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The Kindness of a Stranger

A Commentary By Susan Estrich

I was power walking up Broadway in New York City last Tuesday, when something went terribly wrong. The world started spinning. I literally couldn't see straight.

It was a hot day. I'd been on a plane for six hours. Nothing to eat. Five cups of coffee. Not much sleep the night before. In my life, what else is new? This had never been enough to knock the globe off its axis.

You know what people say about New York: the jungle. I went into a convenience store and found two dollars in my purse for a drink. No one asked me why I kept covering one eye and then the other, trying to get something into focus.

I took the drink outside and managed to get it open and take a sip, but the world kept spinning. I sat on the stoop in front. To the extent that I could think, I was terrified.

And then a woman came up to me. I don't know what she looked like, how old she was, what color her skin was. I only remember her voice coming through the fog, asking me if I was OK. I wasn't. Do you need help, she asked. I do.

As I sat on that stoop, literally collapsing, I heard her call an ambulance. I heard a voice full of calm and compassion. I heard her describe the corner, say no, she didn't know what was wrong, that she had just come across a woman at the corner and would stay with her until the ambulance came, would make sure I didn't hit my head or hurt myself.

And she did.

I think she sat down next to me. I know she spoke kindly to me through the fog and the terror.

I was carrying a purse full of credit cards and money. I was still carrying it when I got to the hospital. I was wearing an expensive watch and a fancy (looking) ring. I was still wearing them when I got to the hospital. She could have slipped off the watch or the ring, or looked in my purse for my ID and found hundreds of dollars and a stack of credit cards. I would not have known or cared.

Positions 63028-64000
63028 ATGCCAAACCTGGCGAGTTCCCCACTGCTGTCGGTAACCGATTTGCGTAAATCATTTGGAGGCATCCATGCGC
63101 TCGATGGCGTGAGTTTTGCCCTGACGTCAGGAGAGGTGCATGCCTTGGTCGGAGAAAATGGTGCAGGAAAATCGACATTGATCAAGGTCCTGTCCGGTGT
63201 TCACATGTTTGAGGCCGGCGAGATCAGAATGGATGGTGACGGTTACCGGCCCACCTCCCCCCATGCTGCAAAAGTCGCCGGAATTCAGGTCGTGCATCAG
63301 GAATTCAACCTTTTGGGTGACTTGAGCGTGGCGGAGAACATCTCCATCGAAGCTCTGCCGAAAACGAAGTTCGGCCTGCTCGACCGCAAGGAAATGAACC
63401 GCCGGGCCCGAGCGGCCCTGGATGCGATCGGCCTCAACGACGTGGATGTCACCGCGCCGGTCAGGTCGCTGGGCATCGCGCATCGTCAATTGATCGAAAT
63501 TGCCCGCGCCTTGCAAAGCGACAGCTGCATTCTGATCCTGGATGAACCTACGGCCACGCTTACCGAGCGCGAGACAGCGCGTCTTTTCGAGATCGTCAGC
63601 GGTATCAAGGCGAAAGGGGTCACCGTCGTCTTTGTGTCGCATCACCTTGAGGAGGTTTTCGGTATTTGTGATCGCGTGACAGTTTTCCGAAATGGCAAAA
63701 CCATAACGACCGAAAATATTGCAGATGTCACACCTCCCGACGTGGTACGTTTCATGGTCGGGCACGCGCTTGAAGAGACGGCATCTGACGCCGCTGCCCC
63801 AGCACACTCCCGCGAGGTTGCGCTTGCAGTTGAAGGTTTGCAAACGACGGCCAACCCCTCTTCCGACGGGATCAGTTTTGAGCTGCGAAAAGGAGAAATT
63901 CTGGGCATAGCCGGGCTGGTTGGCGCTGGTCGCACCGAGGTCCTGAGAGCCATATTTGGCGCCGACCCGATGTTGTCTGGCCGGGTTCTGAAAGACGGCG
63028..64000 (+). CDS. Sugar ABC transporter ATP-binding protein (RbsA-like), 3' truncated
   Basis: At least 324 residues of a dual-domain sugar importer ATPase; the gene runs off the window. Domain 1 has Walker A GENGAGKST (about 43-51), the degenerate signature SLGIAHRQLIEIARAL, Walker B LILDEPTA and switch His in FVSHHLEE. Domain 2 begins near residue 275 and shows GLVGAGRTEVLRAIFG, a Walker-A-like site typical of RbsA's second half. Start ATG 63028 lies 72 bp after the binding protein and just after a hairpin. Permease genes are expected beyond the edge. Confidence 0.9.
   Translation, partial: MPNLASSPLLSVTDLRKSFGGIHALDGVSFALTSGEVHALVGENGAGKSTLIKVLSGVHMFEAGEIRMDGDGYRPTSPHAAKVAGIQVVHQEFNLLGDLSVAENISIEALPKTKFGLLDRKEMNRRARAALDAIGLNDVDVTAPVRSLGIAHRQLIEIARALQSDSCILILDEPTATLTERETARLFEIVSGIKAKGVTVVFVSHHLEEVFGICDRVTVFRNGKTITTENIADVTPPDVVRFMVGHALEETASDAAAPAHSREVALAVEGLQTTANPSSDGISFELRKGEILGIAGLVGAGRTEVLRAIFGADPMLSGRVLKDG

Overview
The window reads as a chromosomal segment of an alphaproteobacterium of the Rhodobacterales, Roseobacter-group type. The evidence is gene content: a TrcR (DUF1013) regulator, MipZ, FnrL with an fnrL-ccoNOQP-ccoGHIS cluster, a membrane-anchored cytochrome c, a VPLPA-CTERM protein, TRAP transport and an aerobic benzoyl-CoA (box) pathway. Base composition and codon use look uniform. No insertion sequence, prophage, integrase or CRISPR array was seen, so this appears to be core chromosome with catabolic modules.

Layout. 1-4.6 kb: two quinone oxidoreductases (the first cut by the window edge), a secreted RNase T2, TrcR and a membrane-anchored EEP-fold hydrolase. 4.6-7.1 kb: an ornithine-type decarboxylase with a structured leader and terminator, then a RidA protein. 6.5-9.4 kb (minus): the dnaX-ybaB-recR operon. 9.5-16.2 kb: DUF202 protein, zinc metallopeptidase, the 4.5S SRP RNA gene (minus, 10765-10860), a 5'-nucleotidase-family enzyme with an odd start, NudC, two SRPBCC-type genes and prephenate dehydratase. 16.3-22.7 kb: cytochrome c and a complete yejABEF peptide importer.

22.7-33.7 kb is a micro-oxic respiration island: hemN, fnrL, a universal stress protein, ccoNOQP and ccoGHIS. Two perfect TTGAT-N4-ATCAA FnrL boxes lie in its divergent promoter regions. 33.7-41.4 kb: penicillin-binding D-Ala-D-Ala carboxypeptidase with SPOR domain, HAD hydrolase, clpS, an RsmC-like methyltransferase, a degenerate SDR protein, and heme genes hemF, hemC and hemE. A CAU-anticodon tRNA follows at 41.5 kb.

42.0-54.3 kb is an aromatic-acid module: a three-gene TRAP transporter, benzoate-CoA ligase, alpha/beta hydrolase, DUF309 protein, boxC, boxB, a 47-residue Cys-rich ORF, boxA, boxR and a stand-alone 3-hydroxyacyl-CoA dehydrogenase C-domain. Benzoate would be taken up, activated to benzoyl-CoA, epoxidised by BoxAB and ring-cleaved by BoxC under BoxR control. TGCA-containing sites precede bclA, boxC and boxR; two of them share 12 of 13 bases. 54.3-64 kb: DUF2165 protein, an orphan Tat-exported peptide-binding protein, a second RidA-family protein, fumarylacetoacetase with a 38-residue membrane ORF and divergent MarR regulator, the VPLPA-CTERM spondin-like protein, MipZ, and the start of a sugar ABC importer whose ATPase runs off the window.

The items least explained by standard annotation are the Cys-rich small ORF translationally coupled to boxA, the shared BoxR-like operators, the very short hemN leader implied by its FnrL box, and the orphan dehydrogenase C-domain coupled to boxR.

Instead, she sat with me and protected me until the ambulance arrived. You might say she saved me. That's what I think.

There's not much chance of her reading this. But it's the only way I have to say what is in my heart.

In my life, I have been badly hurt by strangers. I have learned to live with my fear, but never to conquer it. I am not an optimist by nature. In my life, things have not always turned out for the best.

For many years, I thought that if only I worked hard enough, did enough people enough favors, piled up the IOUs and the private numbers, I could somehow protect my loved ones. Of course, it isn't so. There is no amulet, no Rolodex big enough, no place safe enough.

I wasn't worried about myself when I went out for my power walk; I was thinking of the friend I was going to visit, who had been through a difficult time with her health, and who would, an hour later, be by my side in the emergency room.

I worry too much, and sometimes I worry about all the wrong things. I don't trust, I verify.

But sometimes, there is nothing else. Sometimes, our fate is in the hands of a perfect stranger, who we never get to thank. This is the best I can do. Thank you. And God bless you.


See Other Political Commentaries

See Other Commentaries by Susan Estrich

Views expressed in this column are those of the author, not those of Rasmussen Reports.

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